Sales Enablement In The Digital Age
The lifeblood of almost any business—B2B, B2C—is sales. Whether that’s Uber trying to sell its brand to the public and to potential drivers, Salesforce selling its multi-platform technology, or Amazon selling its AWS services to companies worldwide: the fact is that any large-scale organization must focus on sales enablement. Of course, sales enablement here has a specific definition. We don’t just want to use jargon whose meaning is taken for granted.
Sales enablement refers to the specific set of competitive practices, technologies, and processes that help rationalize and increase sales funnel activity. They have to be competitive because it’s important to remember that sales are always happening in competition with other companies. Even Amazon, which seems like an unstoppable titan, is competing with other cloud service companies for an AWS real estate. And so even such multinationals must focus on the set of practices, technologies, and processes that will help them stay competitive.
Let’s go over some of the technological trends and developments that are buzzing around right now, in terms of sales enablement. Though another article might discuss the practices and processes for sales—ways to nurture deals, open lines of communication, and standardize collaborative selling—this article focuses on the technologies made available to large and small enterprises for enabling sales in the most competitive fashion via technology .
1st Pillar: Learning And Development For Sales Enablement
Learning and Development (L&D) is one of the surefire ways to enable a sales operation to be competitive. Training has changed since the old days. In the past, you could hire a salesperson from another company in your vertical and let them do the work of figuring out industry trends, pain points, and solutions. However, today’s market is much more fragmented and competitive. Many companies provide the same services with complicated differences between them, that take a good amount of learning to understand how to speak about. Very rarely are companies the “only one” providing their stated service, and it helps if sales personnel have a broad, deep understanding of exactly what distinguishes your product from the others.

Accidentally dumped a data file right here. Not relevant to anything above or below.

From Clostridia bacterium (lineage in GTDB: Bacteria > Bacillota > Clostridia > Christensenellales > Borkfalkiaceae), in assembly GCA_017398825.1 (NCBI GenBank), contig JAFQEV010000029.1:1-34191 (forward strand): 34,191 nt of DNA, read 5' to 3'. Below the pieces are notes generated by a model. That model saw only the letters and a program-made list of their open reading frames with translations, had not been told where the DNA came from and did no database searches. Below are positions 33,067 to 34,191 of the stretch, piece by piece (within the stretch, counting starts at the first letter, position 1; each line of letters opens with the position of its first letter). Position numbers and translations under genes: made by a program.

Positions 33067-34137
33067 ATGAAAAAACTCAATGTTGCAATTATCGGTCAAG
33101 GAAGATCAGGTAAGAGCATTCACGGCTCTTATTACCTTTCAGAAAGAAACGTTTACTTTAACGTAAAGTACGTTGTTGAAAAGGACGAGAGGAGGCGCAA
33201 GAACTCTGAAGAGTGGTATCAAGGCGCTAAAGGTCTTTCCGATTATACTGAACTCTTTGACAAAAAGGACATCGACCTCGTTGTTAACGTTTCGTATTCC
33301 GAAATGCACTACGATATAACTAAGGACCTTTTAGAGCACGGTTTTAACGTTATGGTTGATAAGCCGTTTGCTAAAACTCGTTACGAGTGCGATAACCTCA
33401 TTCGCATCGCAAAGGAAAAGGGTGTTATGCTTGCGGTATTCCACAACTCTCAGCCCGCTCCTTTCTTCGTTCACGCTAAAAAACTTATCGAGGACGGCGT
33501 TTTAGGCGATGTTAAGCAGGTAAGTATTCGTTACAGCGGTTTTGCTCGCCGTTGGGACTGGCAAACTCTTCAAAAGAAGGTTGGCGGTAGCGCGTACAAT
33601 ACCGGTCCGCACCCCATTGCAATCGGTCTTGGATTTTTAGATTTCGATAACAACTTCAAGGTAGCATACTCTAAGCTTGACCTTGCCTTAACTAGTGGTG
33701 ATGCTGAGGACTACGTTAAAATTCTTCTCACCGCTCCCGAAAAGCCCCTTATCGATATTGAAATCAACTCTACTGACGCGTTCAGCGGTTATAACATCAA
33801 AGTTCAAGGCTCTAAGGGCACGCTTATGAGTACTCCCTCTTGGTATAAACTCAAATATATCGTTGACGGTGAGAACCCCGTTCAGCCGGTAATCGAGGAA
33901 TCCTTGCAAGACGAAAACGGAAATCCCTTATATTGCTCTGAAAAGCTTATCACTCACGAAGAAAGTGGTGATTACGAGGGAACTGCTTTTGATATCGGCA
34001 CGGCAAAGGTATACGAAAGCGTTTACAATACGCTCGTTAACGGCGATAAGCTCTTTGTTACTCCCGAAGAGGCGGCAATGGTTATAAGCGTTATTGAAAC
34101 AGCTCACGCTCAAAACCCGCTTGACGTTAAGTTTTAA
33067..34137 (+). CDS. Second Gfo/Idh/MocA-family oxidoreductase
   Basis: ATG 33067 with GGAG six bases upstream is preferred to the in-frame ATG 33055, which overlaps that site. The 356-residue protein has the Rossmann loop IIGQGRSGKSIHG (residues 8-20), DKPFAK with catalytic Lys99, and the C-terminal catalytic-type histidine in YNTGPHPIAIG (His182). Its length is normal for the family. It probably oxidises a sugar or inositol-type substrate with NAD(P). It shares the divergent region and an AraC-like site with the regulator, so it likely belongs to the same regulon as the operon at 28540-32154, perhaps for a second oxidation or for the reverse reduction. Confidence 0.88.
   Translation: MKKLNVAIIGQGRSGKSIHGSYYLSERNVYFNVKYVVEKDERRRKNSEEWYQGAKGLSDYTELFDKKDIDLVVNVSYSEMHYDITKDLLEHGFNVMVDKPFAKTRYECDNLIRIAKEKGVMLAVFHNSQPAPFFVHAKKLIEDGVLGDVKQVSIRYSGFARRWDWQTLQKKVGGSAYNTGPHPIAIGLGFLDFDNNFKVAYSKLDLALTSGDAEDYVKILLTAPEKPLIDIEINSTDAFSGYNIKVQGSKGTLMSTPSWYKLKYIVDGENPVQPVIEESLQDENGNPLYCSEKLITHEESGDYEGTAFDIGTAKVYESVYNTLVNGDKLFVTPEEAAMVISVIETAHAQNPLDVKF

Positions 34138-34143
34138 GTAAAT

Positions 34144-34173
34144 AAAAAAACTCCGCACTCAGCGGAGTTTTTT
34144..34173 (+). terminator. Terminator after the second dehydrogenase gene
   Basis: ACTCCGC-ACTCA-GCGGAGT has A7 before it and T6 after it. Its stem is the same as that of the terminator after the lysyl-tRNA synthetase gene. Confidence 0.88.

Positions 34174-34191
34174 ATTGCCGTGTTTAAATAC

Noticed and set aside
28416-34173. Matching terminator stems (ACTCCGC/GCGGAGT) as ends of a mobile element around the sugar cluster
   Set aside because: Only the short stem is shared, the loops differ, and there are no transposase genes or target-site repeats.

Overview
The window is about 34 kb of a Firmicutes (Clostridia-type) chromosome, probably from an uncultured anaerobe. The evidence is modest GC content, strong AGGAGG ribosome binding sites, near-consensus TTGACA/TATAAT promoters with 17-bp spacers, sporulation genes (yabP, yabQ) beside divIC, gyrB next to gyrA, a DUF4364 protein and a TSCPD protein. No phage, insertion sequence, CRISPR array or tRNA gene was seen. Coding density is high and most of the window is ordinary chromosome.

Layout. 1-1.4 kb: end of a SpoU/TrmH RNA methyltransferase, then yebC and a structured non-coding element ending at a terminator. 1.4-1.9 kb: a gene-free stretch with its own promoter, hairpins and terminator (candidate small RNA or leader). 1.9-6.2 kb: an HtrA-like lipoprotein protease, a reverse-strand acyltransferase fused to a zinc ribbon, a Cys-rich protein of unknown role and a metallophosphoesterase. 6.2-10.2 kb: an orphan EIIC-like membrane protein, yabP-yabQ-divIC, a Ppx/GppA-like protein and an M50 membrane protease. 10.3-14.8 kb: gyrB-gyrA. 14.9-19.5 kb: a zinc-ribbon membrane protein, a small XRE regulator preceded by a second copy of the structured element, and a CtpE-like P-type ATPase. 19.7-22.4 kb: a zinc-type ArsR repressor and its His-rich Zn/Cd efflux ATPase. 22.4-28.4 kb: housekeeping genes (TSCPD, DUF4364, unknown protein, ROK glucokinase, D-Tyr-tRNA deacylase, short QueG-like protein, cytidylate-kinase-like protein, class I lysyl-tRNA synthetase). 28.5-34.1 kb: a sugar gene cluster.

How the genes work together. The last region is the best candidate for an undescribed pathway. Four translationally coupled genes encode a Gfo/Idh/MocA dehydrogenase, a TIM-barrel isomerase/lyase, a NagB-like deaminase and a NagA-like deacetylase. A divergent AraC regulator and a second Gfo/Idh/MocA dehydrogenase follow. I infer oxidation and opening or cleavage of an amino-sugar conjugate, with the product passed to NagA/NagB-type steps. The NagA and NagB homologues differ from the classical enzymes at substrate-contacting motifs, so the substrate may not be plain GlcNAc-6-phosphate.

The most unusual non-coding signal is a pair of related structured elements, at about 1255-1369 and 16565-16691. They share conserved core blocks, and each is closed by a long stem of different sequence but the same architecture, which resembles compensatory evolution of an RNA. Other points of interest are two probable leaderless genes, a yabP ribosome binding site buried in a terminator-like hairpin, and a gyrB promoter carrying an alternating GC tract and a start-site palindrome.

Naturally, with teams busier than ever before trying to win business and outsell competitors, there isn’t as much time to manually train and educate sales professionals. That goes for new team members as well as veterans who need to learn new products, technical specifics, and terminologies. This is where eLearning and development enter the picture. L&D teams can collaborate with sales teams to enable the learning that products and services might require. But first, they need to lay the groundwork in terms of eLearning technology. For training leaders, heed this advice: your eLearning technology should be able to intuitively (that is, smartly) sense what training or learning module your sales professional needs at any given moment, to fuel their growth and enable their sales potential.
Obviously, you’re going to need to customize the learning modules yourself, but once they’re set up and designed you should be able to set them up so that the moment a sales professional needs to know something (eg, how to talk about a brand-new product feature) the platform will notify them to complete the eLearning module that you have already customized. This technology should be using data—collected from the sales professional’s past activity across your tech platforms, powered by intersystem integrations—to determine what learning task they need at any given time. It should then be using this data to assign learning and improve the professional’s selling behavior and breadth of knowledge. Dashboards and reporting should be robust in your technology, so you can have a bird’s eye view of who has completed what kind of training, and who has yet to complete the training they need.
2nd Pillar: Incentives And Recognition
Another aspect of the overall lifecycle of eLearning for sales enablement is incentives and recognition. Many might have heard this term, and for context, it is deeply related to “gamification.” eLearning technology fully fueled by the digital transformation—the new, post-2020 potentialities opened by digital technology—should have a gamified system for incentives and recognition.
Gamification refers to “the strategic attempt to enhance systems, services, organizations, and activities in order to create similar experiences to those experienced when playing games in order to motivate and engage users,” says Wikipedia. gamification to incentivize, motivate, and engage sales professionals to enable eLearning. For instance, sales enablement technology might provide notifications for an award won when professionals hit a sales target or complete a new learning module. encouraged and inspired to continue selling and learning about how to sell best. This furthers the goal of sales enablement by using gamification to incentivize and recognize the efforts of the sales professional in this example.